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Your search has returned 64 articles:
  • GM mosquitoes cut rate of viral disease in Brazil

    Tweaking the genes of mosquitoes that can carry disease can sometimes transform those blood suckers into weapons that fight disease. This is the finding of a new study in Brazil.

    Dengue (DEN-gay) fever is a viral disease spread by Aedes aegypti mosquitoes. This potentially life-threatening infectious disease causes high fevers, headaches, pain and sometimes mild to severe bleeding....

    07:00 AM, August 3, 2016 Genetics, Science & Society, Animals, Health
    Readability Score: 8.1
  • Don’t use dinner-table spoons for liquid medicines!

    From ice cream to exercise, too much of a good thing can make people sick. And when people take too much medicine, the effect can be dangerous. That’s why doctors are concerned about the findings of a new survey. 

    Liquid medicines can be tricky to measure correctly. Doctors recommend measuring drugs with tools such as medicine droppers and oral syringes. They strongly prefer the use of...

    07:00 AM, August 2, 2016 Health, Mathematics, Science & Society
    Readability Score: 7.7
  • Moral dilemma could limit appeal of driverless cars

    Self-driving cars are just around the corner. Such vehicles will make getting from one place to another safer and less stressful. They also could cut down on traffic, reduce pollution and limit accidents. But how should driverless cars handle emergencies? People disagree on the answer. And that might put the brakes on this technology, a new study reports.

    To understand the challenge,...

    07:00 AM, July 19, 2016 Technology, Computers & Electronics, Science & Society
    Readability Score: 8.6
  • Strict gun laws ended mass shootings in Australia

    Twenty years ago, Australia passed strict laws to control what types of guns people could own. The country also required people to sell to the government any guns that were made illegal. Since then, Australia has seen zero mass shootings, a new study finds.

    Researchers reported those findings June 22 in the Journal of the American Medical Association.

    Daniel Webster is a health...

    07:00 AM, July 12, 2016 Science & Society, Health
    Readability Score: 7.0
  • New device identifies money by its color

    PHOENIX, Ariz. — People who are blind have difficulty with many everyday tasks. Among them is figuring out the value of banknotes (paper money), especially when they are the same size. While shopping, many have to trust cashiers or other people to truthfully tell them the value of a bill in their hand. But now, two teens have invented a device to check a bill’s color and report its value.

    ...
    12:00 PM, May 12, 2016 Technology, Computers & Electronics, Science & Society
    Readability Score: 7.6
  • Teen vaping soars past cigarette use

    In 2013, nearly three times as many U.S. high school kids smoked as puffed on electronic cigarettes. Within two short years, that trend has reversed. Today, almost twice as many high school kids vape as smoke, a new study finds. Middle-school students have an even stronger preference for vaping over smoking.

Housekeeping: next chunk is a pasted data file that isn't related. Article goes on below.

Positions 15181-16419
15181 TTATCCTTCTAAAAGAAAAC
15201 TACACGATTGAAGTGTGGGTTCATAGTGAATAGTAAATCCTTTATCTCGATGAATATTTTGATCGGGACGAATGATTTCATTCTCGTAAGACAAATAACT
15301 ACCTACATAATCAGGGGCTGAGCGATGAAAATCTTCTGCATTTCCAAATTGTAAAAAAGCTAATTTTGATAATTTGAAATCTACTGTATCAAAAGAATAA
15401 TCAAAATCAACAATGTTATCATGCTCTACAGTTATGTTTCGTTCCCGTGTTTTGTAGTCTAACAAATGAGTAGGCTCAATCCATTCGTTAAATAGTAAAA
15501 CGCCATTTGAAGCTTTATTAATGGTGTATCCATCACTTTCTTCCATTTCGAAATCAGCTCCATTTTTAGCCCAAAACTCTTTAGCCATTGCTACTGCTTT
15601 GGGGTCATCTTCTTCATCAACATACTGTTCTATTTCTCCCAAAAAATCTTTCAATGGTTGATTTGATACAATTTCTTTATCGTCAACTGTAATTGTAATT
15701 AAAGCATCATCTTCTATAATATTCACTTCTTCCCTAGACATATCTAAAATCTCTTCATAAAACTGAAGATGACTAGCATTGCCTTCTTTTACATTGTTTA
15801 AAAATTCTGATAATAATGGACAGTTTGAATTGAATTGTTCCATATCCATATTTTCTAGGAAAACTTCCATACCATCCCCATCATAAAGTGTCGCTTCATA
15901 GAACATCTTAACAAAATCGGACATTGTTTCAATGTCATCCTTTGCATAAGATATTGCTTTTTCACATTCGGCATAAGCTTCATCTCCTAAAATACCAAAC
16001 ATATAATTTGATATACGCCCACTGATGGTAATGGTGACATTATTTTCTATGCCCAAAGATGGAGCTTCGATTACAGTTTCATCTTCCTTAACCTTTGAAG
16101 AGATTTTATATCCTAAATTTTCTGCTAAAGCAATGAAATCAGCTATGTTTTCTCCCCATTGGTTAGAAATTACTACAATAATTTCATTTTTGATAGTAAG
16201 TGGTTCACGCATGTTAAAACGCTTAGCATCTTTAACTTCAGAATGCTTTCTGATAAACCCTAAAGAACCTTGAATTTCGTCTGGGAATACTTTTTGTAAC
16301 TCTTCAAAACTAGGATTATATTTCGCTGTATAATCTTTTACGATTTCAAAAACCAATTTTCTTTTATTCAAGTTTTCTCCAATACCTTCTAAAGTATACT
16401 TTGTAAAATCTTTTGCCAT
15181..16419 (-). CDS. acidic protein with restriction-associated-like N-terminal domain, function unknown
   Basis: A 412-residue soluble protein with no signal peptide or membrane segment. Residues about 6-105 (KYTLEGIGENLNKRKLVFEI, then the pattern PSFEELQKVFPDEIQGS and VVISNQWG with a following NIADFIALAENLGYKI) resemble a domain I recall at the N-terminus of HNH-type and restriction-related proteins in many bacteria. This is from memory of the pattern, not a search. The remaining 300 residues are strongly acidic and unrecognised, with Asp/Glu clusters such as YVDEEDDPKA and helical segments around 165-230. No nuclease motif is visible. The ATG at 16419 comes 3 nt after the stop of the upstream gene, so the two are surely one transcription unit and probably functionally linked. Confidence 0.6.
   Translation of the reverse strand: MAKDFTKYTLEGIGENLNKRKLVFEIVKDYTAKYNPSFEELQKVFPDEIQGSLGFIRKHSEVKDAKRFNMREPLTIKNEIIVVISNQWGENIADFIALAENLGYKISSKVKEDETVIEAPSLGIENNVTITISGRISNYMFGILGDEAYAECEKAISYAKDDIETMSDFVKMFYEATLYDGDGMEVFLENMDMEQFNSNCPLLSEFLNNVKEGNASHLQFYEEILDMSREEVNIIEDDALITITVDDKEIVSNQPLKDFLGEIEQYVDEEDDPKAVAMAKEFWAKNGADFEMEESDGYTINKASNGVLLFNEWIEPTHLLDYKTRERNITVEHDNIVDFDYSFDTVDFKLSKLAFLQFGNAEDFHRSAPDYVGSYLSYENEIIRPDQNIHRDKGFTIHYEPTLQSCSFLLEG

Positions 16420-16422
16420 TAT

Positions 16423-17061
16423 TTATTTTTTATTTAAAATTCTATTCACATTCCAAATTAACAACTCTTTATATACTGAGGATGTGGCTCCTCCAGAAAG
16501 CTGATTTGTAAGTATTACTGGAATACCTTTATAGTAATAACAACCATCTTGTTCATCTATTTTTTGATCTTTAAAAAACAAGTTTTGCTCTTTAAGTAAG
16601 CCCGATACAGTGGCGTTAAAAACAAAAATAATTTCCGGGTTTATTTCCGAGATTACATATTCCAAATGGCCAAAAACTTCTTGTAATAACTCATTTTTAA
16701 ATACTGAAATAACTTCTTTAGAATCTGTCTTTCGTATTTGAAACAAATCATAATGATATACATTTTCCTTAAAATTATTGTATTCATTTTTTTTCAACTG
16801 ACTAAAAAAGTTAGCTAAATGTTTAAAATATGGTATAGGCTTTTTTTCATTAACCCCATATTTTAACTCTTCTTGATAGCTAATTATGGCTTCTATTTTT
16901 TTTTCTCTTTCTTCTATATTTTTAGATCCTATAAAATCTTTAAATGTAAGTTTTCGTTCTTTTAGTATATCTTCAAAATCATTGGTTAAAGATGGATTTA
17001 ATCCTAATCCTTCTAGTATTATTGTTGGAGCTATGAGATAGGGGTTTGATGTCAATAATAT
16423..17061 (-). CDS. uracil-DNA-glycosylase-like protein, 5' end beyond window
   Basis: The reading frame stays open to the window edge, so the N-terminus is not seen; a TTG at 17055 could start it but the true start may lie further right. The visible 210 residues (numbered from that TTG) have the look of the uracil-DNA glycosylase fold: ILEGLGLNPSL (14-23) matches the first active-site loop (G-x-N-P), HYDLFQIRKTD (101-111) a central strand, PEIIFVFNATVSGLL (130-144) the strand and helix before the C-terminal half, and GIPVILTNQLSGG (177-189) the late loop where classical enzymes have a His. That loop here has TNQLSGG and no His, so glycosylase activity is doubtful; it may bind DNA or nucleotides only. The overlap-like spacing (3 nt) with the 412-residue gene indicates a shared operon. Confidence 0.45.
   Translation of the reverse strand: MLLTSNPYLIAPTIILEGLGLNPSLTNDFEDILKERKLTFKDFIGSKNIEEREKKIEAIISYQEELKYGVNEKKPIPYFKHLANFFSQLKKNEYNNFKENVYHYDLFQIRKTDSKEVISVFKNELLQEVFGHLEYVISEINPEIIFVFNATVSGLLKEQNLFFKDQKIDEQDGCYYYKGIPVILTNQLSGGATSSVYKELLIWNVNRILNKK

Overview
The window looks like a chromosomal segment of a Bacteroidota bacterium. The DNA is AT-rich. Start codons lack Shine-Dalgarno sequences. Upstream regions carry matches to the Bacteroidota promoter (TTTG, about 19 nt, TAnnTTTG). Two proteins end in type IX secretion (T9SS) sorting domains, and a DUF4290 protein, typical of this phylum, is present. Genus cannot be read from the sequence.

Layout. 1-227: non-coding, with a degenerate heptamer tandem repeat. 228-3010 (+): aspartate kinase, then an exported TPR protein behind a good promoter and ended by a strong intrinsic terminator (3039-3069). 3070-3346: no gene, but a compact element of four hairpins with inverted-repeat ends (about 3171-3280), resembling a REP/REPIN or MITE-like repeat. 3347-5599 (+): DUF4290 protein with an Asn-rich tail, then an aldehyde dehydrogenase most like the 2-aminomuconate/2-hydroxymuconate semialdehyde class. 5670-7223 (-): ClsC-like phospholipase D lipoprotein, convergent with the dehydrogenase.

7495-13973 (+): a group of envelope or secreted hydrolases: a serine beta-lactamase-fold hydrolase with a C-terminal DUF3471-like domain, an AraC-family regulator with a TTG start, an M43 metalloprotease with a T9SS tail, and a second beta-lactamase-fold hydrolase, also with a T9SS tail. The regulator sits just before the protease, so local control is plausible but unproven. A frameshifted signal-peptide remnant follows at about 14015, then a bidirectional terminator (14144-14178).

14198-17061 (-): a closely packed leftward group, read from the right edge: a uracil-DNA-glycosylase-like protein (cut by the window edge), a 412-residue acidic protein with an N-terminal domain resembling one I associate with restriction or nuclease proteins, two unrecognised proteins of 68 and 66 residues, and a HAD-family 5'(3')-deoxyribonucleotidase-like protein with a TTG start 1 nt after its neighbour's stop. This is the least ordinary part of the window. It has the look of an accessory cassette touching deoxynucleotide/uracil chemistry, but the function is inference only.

Tushar Singh works in the Office on Smoking and Health at the Centers for...

    07:00 AM, April 28, 2016 Health, Behavior, Science & Society
    Readability Score: 8.2
  • ‘FabLab’ brings cool science to TV

    LOS ANGELES, Calif. — Half of all U.S. workers are women. Still, women hold less than one in every four jobs in science, technology, engineering and math, the so-called STEM fields. That’s according to a U.S. Department of Commerce study. A new weekly TV show  aims to change that. Called Fablab, it features cool science news, fun experiments and interactive elements designed to engage tweens...

    07:00 AM, March 18, 2016 Science & Society
    Readability Score: 6.7
  • U.S. grasp of science is improving — but there’s a catch

    WASHINGTON, D.C. — Students are used to taking science tests in school. Every two years the National Science Foundation and other agencies also test a cross-section of American adults on science. And their latest scores have just come out. They show those adults generally get a passing grade. Not a great grade, mind you. It appears some adults still have a lot to learn.

    Basically, the...

    07:00 AM, March 1, 2016 Science & Society, Mathematics
    Readability Score: 7.3
  • New devices coming to assist the disabled

    WASHINGTON, D.C. — When someone suffers a devastating injury, everyday tasks can become difficult, if not impossible. A person who loses an arm or hand can’t grip and turn a doorknob. For someone in a wheelchair, even a small step can block their way. But on February 15, researchers at a major science meeting described a host of new devices being developed to overcome such physical limitations...

    07:00 AM, February 23, 2016 Technology, Health, Science & Society
    Readability Score: 7.5
  • A shock to the food system

    WASHINGTON, D.C. — Feeding the world’s population is a big challenge, and it’s about to get bigger. Right now, a little more than 7.3 billion people share the planet. Most nights, many go to bed hungry. By 2050, some scientists estimate, the world’s population may reach 9 billion. Earth’s changing climate will probably make feeding this far greater number a very daunting task. That was the...

    17:53 PM, February 13, 2016 Weather & Climate, Agriculture, Science & Society, Sustainability
    Readability Score: 7.9

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